Kudos to an old Peugeot?

Discussion in 'Cycling Equipment' started by davidd86, Aug 16, 2005.

  1. davidd86

    davidd86 New Member

    Joined:
    Nov 29, 2004
    Messages:
    126
    Likes Received:
    0
    I have never been one to pay too too much attention to the handling of my race bikes over the years -- they all seemed to handle pretty sharply -- but I had an opportunity to borrow for a long easy ride an old (?70s or 80s?) Peugeot road bike, not sure what model, and I thought the ride was amazingly sweet. Is there some basic difference in geometry or something? I am wondering what the difference was -- never felt like there was all that much difference between my race bikes but the french bike had a very different feel. I'm not perceptive enough to say what exactly it was, but I sure did like riding it. It was a bit heavier than a modern race bike, but other than that it seems like something may have been lost in the translation to my more modern machine. Not particularly interested in the retro aspect of it, I just wonder why the ride felt so distinctly different.
     
    Tags:


  2. sansabar

    sansabar New Member

    Joined:
    Jul 19, 2005
    Messages:
    80
    Likes Received:
    0
    I believe these are what they call touring bikes. A heftier road bike for more comfort and support. Probably all steel - good for absorbing the road.

    When I was stationed in Heidelberg in the early 80's the first thing I sought out was a LBS to purchase a Peugeot touring bike with saddle bags. Have pedals, will travel. Most importantly, I had to insure that the bags would hold at least a case of beer! :D I went all over Germany with that bike. Those were the days.
     
  3. shannons dad

    shannons dad New Member

    Joined:
    Jul 10, 2005
    Messages:
    624
    Likes Received:
    0
    I'm currently restoring an old Peugeot Optima from 88'-89'. Despite her age, she's easily the liveliest bike I've ever rode. And I'm comparing that with some of todays allu and carbon rides. Nothing can touch it.

    ....just waiting for a certain individual to come along and tell me I'm wrong.....you know who you are....!

    Bill.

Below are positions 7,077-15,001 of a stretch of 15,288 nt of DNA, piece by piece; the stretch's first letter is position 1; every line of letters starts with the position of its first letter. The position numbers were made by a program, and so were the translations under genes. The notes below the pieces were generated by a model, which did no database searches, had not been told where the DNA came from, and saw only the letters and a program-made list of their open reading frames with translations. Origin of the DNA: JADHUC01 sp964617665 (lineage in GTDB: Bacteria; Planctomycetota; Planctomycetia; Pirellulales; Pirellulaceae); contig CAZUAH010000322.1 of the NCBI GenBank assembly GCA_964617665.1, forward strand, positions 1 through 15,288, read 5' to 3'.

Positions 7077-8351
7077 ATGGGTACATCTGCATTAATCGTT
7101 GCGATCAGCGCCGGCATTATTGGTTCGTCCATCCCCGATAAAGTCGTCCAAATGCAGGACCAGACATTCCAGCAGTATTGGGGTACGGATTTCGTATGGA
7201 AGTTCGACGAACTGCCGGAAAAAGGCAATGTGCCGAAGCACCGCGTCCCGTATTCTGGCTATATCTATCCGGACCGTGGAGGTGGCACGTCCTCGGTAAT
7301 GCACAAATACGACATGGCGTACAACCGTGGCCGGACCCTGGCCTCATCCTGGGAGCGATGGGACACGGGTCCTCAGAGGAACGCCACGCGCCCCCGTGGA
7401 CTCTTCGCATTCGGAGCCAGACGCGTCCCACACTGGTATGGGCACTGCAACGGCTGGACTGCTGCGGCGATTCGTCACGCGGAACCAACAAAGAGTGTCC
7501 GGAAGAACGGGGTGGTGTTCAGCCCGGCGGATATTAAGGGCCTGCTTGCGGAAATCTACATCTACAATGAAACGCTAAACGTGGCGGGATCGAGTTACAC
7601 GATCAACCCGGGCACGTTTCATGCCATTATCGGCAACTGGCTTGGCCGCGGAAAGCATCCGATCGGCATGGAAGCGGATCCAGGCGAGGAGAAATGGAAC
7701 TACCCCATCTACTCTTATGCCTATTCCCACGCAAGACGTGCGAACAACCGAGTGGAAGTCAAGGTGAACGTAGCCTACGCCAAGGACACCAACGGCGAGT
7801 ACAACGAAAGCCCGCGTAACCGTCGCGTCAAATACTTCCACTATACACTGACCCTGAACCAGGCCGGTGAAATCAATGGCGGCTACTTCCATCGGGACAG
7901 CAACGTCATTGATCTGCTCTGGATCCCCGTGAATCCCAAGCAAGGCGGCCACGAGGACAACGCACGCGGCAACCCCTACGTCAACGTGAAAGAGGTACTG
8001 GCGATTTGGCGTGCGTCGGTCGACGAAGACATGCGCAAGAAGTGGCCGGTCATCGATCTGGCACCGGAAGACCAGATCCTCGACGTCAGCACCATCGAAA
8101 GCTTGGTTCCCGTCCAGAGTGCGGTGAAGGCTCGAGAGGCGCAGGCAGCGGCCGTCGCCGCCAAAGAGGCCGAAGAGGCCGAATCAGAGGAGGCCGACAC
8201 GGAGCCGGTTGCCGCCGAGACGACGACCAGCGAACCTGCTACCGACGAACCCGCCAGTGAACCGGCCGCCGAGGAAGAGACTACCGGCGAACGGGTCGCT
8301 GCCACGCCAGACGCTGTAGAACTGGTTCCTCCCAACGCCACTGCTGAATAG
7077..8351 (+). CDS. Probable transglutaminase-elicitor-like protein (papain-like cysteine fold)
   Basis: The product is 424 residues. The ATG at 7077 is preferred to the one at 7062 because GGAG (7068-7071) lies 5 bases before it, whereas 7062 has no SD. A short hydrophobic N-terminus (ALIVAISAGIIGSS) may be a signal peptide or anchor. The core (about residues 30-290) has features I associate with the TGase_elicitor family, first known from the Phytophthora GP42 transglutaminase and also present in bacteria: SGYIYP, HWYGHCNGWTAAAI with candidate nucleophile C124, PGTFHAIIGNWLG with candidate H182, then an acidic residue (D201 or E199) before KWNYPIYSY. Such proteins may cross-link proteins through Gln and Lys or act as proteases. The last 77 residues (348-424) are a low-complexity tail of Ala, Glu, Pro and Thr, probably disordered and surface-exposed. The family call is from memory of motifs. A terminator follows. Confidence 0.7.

4. JulianL

    JulianL New Member

    Joined:
    Aug 4, 2005
    Messages:
    7
    Likes Received:
    0
    I had a 1970s Motobecane Le Champion I bought used in the early 80s (I was a teenager then) and that bike was one of the nicest bikes I've ridden. I put thousands of miles on it riding around upstate NY. It had the top of the line Campy components and sew-ups (it was a racing bike, 10 speed, and was raced a bit prior to my purchasing it). The bike weighed about 21lbs. It was every bit as pleasant to look at as it was to ride. Unfortunately, it was stolen out of my garage about a year after I moved to CA in the early 90s.

    Of course, it's been 15 years since I rode that bike so a little nostalgia might be tainting my memory. ;)

    I've only ridden one carbon bike and it was just for a short ride around the parking lot of my LBS but compared to any aluminum bike I've ridden my old Motobecane was a much better ride.
     
  5. shannons dad

    shannons dad New Member

    Joined:
    Jul 10, 2005
    Messages:
    624
    Likes Received:
    0
    Maybe it's just me, but carbon/alu bikes, while nippy, just feel like machines. My Peugeot on the other hand, feels alive with a soul of its own. I know a few other people feel the same about their steel rides. I think it's because steel has a certain amount of 'spring'. It's definately not nostalgia.:)

    Bill.
     
  6. sansabar

    sansabar New Member

    Joined:
    Jul 19, 2005
    Messages:
    80
    Likes Received:
    0
    True. That's why I got another steel frame when I decided to take up (semi) serious riding again.
     
  7. Climbontario

    Climbontario New Member

    Joined:
    Aug 6, 2005
    Messages:
    23
    Likes Received:
    0
    I retired my Peugeot almost 10 years ago. I remember it being a rocket at the time. It did have a different feel than the bikes of today, or other bikes of its time. I remember feeling like it was a part of me when I rode. I have been away from the sport for 10 years now and just came back on a New Trek 2100. I have to say that you can't compare the two. The new bike is quicker, lighter, more responsive, and it's a rush to ride it. I guess the Peugeot would be more of a cruizer by todays standard, but I have many great memories of it.:cool:
     
Loading...
Loading...